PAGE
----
It is an object of the present invention to provide an improved, remote network management system that enables a user to control a remote networking environment from one or more local user workstations.

Further, it is an object of the present invention to provide a remote network management system that allows one or more local user workstations to access and operate remote networking equipment, servers, and computers connected to a remote management unit.

It is still a further object of the present invention to provide a modular computer management system that is easy to install and operate.

In addition, it is an object of the present invention to provide a remote network management system that is relatively small in size.

Furthermore, it is an object of the present invention to provide a remote network management system that allows high resolution video to be displayed at an extended distance from the computer or server at which the video signals originate.

Further, it is an object of present invention to provide a remote network management system, which allows error-free communications between peripheral devices of a local user workstation and networking equipment, servers, and computers located at an extended distance from the local user workstation.

It is also an object of the present invention to provide a remote network management system capable of controlling the power supply to remotely located networking equipment, servers, and computers.

Other objects, features, and characteristics of the present invention, as well as the methods of operation and functions of the related elements of the structure, and the combination of parts and economies of manufacture, will become more apparent upon consideration of the following detailed description with reference to the accompanying drawings, all of which form a part of this specification.

BRIEF DESCRIPTION OF THE DRAWINGS

A further understanding of the present invention can be obtained by reference to a preferred embodiment set forth in the illustrations of the accompanying drawings. Although the illustrated embodiment is merely exemplary of systems for carrying out the present invention, both the organization and method of operation of the invention, in general, together with further objectives and advantages thereof, may be more easily understood by reference to the drawings and the following description. The drawings are not intended to limit the scope of this invention, which is set forth with particularity in the claims as appended or as subsequently amended, but merely to clarify and exemplify the invention.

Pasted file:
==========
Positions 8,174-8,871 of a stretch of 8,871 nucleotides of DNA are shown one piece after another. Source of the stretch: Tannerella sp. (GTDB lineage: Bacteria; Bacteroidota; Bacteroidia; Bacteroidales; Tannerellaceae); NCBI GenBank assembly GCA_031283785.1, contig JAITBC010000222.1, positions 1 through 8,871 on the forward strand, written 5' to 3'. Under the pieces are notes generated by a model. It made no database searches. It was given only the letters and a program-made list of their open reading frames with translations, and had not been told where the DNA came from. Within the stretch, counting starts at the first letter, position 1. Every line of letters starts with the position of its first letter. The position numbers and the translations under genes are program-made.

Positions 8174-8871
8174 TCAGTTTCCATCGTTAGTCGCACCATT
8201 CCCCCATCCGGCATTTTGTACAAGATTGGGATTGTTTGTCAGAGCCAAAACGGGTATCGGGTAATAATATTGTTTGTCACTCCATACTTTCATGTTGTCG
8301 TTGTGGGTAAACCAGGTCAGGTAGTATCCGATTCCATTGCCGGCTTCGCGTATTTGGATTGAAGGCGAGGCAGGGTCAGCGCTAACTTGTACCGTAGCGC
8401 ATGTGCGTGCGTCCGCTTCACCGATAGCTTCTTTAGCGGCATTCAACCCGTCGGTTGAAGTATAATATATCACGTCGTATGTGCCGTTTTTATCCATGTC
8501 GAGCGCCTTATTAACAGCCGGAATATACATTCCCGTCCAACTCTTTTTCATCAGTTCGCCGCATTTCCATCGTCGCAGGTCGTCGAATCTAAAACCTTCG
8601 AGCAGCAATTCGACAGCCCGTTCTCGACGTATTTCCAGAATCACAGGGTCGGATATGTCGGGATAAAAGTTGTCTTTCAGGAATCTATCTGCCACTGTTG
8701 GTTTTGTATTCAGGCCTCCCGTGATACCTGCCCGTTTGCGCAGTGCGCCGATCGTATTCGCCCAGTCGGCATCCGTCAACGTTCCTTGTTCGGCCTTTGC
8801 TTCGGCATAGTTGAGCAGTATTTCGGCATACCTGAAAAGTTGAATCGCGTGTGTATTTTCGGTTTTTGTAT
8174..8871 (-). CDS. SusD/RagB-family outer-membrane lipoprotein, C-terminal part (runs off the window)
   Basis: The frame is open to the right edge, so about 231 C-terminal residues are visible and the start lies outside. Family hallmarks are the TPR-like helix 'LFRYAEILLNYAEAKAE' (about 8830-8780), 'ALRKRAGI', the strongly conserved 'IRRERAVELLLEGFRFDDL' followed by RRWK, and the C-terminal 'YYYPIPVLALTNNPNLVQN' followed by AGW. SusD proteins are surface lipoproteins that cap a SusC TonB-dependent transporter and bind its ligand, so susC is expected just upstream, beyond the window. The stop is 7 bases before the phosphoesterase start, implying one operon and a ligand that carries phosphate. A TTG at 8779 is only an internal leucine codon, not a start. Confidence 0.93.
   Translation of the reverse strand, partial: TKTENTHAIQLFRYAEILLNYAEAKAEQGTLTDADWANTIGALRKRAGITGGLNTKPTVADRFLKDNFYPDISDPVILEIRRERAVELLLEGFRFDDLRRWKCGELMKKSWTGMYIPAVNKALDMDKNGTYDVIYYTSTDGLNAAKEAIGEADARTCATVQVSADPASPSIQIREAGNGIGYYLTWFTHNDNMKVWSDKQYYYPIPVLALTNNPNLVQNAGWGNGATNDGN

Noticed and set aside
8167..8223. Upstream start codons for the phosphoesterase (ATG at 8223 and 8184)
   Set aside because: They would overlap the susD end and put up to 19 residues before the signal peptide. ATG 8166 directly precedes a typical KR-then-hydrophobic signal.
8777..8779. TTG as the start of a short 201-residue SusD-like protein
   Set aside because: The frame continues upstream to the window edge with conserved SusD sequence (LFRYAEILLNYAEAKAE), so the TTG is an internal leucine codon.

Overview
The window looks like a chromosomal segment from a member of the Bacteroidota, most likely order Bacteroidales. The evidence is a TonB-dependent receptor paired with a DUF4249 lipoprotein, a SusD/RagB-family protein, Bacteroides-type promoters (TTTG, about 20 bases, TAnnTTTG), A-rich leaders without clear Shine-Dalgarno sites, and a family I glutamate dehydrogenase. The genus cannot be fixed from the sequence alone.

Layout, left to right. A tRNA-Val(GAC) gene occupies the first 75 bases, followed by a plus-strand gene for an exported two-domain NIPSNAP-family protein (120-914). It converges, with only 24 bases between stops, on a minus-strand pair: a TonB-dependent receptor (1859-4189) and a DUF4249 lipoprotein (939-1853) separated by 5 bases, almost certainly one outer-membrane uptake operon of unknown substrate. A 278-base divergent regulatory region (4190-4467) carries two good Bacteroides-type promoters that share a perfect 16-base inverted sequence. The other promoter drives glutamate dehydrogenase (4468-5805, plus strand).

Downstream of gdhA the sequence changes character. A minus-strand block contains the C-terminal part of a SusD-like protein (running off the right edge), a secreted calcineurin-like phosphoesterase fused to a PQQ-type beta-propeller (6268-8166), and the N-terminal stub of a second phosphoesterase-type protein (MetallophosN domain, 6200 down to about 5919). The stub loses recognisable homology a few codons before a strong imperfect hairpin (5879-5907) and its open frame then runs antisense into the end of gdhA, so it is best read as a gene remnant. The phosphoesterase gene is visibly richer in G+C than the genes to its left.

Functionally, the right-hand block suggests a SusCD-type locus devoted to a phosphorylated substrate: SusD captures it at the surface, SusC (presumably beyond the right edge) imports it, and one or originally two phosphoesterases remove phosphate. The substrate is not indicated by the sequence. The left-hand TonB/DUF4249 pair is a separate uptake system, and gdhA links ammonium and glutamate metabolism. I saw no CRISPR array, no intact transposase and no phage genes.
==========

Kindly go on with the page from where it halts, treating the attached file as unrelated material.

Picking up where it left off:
For a more complete understanding of the present invention, reference is now made to the following drawings in which:

FIG. 1 is a schematic representation of a remote network management system according to the preferred embodiment of the invention illustrating the connection of a user workstation that includes a keyboard, video monitor, and cursor control device to networking equipment, servers, and computers through a remote management unit (“RMU”).

FIG. 2 is a schematic representation of the RMU shown in FIG. 1 according to the preferred embodiment of the present invention illustrating a block diagram of the internal structure of the RMU and connectors for serial devices, keyboards, video monitors, cursor control devices, and a power supply.

FIG. 2A is a schematic representation of the serial card shown in FIG. 2.

FIG. 2B is a schematic representation of the KVM port header shown in FIG. 2.

FIG. 2C is a schematic representation of the LCD controller shown in FIG. 2.

FIG. 2D is a schematic representation of the video processor shown in FIG. 2.

FIG. 3 depicts a flowchart of the compression algorithm utilized by the preferred embodiment of the present invention.

FIG. 4A depicts a flowchart that details the NRDT and smoothing sub-algorithms of the compression algorithm utilized by the preferred embodiment of the present invention.

FIG. 4B depicts a flowchart that details the caching and bit splicing/compression sub-algorithms of the compression algorithm utilized by the preferred embodiment of the present invention.

FIG. 5 depicts a flowchart that details the nearest match function and its integration with the CCT of the compression algorithm utilized by the preferred embodiment of the present invention.

FIG. 6 depicts a flowchart that details the NRDT sub-algorithm of the compression algorithm utilized by the preferred embodiment of the present invention.

FIG. 7 depicts an example application of the NRDT sub-algorithm to a sample block of pixels as performed by the compression algorithm utilized by the preferred embodiment of the present invention.

FIG. 8 depicts a detailed flowchart of the operation of the decompression algorithm used by the preferred embodiment of the present invention.